A while ago, Steph kindly posted her plans for biology for next year. Her daughter is going to be beginning highschool and she posted her draft plans seeking input. I think I’ve mentioned before that one of the things I like about Steph’s plans are that she always includes reading lists for herself. On this plan I noticed the book In a Patch of Fireweed by Bernd Heinrich. Actually it was the subtitle that caught my eye — A Biologist’s Life in the Field. I figured that this might be a good introduction to the discipline of biology, in the sense of the code of behaviour by which they “do” science.
I really enjoyed this book. It is beautifully written. (The link has a “search inside” so you can even read some of the first chapter.) And though the intended audience is adult, I think it would make a great read aloud for older children and teens, particularly for those of us who choose read-alouds that might be challenging for our kids to read themselves but that we think they will get a lot out of if they are not also concentrating on try to read it. The book is illustrated by the author’s own sketches, all of which are beautiful. We haven’t been doing nature journalling but if you have, there is lots in here that would help make the link from that practice to more rigorous science.
The book is a good combination of autobiography, nature journal, and reporting of scientific experiments. It’s real value is in demonstrating some of the invisible parts of the scientific process — how did you come to ask those questions? And how did you get from a field observation to a scientific study? Why did you collect that data and what do the statistics add that field observation without counting didn’t give you? That sort of thing. As such, I would recommend this book for anyone, not just those who are homeschooling (highschool). It has often been said that public knowledge of science is woefully inadequate and this book would be a pleasant way to get a better sense of how scientists see the world, how they think, and how they “do” science.
For those who are interested in insects, the book will be even more exciting. The subject matter of many of the chapters is beetles, moths, wasps and bees. While Heinrich is clearly fascinated by the natural world in general, he focuses on insects. He asks questions that might never occur to the rest of us, though, and makes insects more interesting for those of us who have never given them much thought.
For those who are homeschooling highschool, this book would make a good transition from elementary science, where the focus is on awareness of the world, close observation, and some general knowledge of processes, to secondary science, where more rigorous scientific method should be introduced. Whether or not nature journalling has been part of your homeschool, this book suggests to me that it would be a good practice as part of a field biology course (or course component) and gives good suggestions about how you would go beyond those field observations to develop a more rigorous observational study, collect some quantitative data, and/or do more library research.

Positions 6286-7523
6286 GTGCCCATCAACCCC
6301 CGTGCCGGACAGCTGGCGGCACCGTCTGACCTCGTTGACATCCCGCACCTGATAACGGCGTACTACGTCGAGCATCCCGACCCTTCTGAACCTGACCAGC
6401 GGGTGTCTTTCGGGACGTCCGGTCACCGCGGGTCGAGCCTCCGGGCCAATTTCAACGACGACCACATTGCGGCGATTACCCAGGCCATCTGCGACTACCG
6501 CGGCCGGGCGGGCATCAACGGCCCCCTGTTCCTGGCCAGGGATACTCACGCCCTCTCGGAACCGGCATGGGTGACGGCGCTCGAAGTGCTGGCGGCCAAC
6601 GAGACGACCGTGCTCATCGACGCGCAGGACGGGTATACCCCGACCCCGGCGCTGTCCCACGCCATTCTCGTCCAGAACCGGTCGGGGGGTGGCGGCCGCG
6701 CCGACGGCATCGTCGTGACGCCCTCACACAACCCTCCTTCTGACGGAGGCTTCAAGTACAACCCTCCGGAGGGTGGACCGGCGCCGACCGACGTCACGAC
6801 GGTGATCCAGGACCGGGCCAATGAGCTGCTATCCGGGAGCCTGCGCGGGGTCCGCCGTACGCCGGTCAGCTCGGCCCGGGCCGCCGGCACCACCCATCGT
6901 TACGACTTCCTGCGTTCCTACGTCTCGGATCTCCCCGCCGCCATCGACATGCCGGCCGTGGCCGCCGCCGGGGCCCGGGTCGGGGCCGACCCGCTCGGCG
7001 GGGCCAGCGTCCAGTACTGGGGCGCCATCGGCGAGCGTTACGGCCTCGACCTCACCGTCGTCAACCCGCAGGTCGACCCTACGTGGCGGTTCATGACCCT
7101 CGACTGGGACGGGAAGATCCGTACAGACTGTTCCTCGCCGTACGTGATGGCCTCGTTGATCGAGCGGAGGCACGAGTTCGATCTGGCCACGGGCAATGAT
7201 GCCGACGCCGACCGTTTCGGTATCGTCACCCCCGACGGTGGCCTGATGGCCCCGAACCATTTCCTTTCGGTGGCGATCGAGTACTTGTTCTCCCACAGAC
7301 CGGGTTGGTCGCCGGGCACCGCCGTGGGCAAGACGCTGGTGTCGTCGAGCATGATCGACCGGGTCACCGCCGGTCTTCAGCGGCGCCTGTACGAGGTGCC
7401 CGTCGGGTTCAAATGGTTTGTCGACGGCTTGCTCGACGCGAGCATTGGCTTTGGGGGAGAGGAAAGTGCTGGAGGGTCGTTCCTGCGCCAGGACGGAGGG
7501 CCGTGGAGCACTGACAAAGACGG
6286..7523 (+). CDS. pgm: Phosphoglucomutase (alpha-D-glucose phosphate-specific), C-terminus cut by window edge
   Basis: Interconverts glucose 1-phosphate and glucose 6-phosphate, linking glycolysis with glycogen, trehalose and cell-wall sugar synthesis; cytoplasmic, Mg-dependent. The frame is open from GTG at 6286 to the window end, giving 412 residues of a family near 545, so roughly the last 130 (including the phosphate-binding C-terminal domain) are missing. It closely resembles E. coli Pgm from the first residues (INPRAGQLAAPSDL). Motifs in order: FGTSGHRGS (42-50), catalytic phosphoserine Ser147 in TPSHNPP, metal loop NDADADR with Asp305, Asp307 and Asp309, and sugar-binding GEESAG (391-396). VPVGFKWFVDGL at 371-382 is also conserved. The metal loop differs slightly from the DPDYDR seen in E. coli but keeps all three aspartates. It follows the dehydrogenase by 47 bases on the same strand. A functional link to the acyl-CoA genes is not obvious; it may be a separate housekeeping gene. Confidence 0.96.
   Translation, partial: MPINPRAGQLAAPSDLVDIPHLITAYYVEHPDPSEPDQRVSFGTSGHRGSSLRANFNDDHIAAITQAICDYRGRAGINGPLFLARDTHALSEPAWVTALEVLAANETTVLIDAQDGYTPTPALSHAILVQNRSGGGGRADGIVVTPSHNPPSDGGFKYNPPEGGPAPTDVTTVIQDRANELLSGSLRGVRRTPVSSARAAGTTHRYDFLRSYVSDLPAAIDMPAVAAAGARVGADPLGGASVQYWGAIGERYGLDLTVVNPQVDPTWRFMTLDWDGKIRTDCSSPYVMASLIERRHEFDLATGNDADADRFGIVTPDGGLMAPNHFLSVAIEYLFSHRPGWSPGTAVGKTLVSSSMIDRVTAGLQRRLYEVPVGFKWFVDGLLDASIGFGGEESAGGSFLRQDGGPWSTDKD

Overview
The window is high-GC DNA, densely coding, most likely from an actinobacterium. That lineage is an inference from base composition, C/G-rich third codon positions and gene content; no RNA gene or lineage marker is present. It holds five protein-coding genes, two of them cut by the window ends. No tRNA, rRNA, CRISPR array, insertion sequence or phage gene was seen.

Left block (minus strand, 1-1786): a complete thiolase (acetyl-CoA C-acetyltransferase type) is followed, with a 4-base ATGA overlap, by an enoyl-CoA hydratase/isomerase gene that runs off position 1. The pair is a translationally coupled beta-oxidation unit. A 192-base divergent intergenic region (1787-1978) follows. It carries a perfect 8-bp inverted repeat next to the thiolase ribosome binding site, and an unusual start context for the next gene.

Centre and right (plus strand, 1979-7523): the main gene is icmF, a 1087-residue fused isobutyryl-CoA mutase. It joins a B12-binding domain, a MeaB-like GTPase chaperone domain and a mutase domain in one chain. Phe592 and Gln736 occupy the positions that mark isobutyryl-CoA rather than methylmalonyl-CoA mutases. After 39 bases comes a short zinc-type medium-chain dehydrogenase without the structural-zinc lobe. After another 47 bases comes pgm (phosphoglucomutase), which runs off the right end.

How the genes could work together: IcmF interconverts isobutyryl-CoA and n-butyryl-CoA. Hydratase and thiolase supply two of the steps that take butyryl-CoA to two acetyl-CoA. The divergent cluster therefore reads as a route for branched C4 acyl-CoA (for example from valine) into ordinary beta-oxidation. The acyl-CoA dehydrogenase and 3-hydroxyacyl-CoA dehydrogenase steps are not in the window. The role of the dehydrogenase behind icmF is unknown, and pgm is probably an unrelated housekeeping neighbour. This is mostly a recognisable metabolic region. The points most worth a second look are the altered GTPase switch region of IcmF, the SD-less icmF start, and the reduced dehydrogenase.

And for those whose children are attending highschool, this book might provide some useful insights into the practice of biology that would enable you to help them if they are having some difficulty. We often notice that text-books skip what seems to be important contextual information in the rush to get through the requisite topics. Heinrich’s book would be an enjoyable way of renewing a sense of what biology is about that might enable you to help your kids get over whatever conceptual hurdles they are facing. Or just give them a different take on the subject that might inspire them to struggle through.
If you need a good, short example of why we sometimes need to count things and why quantitative data and graphs can be useful, I recommend the chapter ” Counting Yellowjackets”. The main argument in this chapter is for the value of quantitative data as close observation.
And the first chapter, “Flight into the Forest”, would fit well in a history syllabus about WWII. Although it’s purpose in the book is to describe how the author developed his fascination with the natural world, a fascination that developed into a career as a field biologist, it also serves well as a story of how one particular German family survived the war. And an interesting story it is, too. (That’s why I’ve put it in the history category.)
When I first came across the reference, I was somewhat annoyed that my public library had many books by Heinrich but not this one. I am glad I was forced to purchase it. I think it may be read by everyone in the house eventually, perhaps more than once. And I am now keen to explore some of his other works, many of which are in my library.